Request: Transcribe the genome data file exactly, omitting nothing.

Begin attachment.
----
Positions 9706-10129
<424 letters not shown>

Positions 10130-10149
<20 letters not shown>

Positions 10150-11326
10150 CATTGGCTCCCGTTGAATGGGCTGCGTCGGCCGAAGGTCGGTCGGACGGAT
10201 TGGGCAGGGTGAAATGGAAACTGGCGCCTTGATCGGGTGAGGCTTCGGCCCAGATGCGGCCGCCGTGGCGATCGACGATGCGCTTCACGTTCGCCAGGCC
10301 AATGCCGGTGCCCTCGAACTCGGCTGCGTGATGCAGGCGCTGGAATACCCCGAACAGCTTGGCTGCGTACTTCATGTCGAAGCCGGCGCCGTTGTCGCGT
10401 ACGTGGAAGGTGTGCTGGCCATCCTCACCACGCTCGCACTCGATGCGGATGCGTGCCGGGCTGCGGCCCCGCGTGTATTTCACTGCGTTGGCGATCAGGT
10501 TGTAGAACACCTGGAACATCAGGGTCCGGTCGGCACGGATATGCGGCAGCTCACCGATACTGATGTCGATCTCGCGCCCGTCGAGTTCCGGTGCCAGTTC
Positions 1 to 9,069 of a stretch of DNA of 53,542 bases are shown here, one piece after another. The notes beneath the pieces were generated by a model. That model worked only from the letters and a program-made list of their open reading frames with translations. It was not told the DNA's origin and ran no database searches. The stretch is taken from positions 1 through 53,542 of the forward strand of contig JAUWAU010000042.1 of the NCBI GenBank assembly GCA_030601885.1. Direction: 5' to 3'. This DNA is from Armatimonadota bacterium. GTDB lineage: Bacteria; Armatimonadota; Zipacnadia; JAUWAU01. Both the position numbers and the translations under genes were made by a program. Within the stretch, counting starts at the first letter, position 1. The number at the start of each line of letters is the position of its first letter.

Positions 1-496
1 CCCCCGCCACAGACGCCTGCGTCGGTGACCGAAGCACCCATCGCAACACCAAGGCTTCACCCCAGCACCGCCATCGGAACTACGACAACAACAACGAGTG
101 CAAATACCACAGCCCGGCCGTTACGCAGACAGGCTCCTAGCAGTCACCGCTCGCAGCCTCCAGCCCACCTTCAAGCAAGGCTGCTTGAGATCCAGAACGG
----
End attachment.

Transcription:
Positions 9706-10129
<424 letters not shown>

Positions 10130-10149
<20 letters not shown>

Positions 10150-11326
10150 CATTGGCTCCCGTTGAATGGGCTGCGTCGGCCGAAGGTCGGTCGGACGGAT
10201 TGGGCAGGGTGAAATGGAAACTGGCGCCTTGATCGGGTGAGGCTTCGGCCCAGATGCGGCCGCCGTGGCGATCGACGATGCGCTTCACGTTCGCCAGGCC
10301 AATGCCGGTGCCCTCGAACTCGGCTGCGTGATGCAGGCGCTGGAATACCCCGAACAGCTTGGCTGCGTACTTCATGTCGAAGCCGGCGCCGTTGTCGCGT
10401 ACGTGGAAGGTGTGCTGGCCATCCTCACCACGCTCGCACTCGATGCGGATGCGTGCCGGGCTGCGGCCCCGCGTGTATTTCACTGCGTTGGCGATCAGGT
10501 TGTAGAACACCTGGAACATCAGGGTCCGGTCGGCACGGATATGCGGCAGCTCACCGATACTGATGTCGATCTCGCGCCCGTCGAGTTCCGGTGCCAGTTC
Positions 1 to 9,069 of a stretch of DNA of 53,542 bases are shown here, one piece after another. The notes beneath the pieces were generated by a model. That model worked only from the letters and a program-made list of their open reading frames with translations. It was not told the DNA's origin and ran no database searches. The stretch is taken from positions 1 through 53,542 of the forward strand of contig JAUWAU010000042.1 of the NCBI GenBank assembly GCA_030601885.1. Direction: 5' to 3'. This DNA is from Armatimonadota bacterium. GTDB lineage: Bacteria; Armatimonadota; Zipacnadia; JAUWAU01. Both the position numbers and the translations under genes were made by a program. Within the stretch, counting starts at the first letter, position 1. The number at the start of each line of letters is the position of its first letter.

Positions 1-496
1 CCCCCGCCACAGACGCCTGCGTCGGTGACCGAAGCACCCATCGCAACACCAAGGCTTCACCCCAGCACCGCCATCGGAACTACGACAACAACAACGAGTG
101 CAAATACCACAGCCCGGCCGTTACGCAGACAGGCTCCTAGCAGTCACCGCTCGCAGCCTCCAGCCCACCTTCAAGCAAGGCTGCTTGAGATCCAGAACGG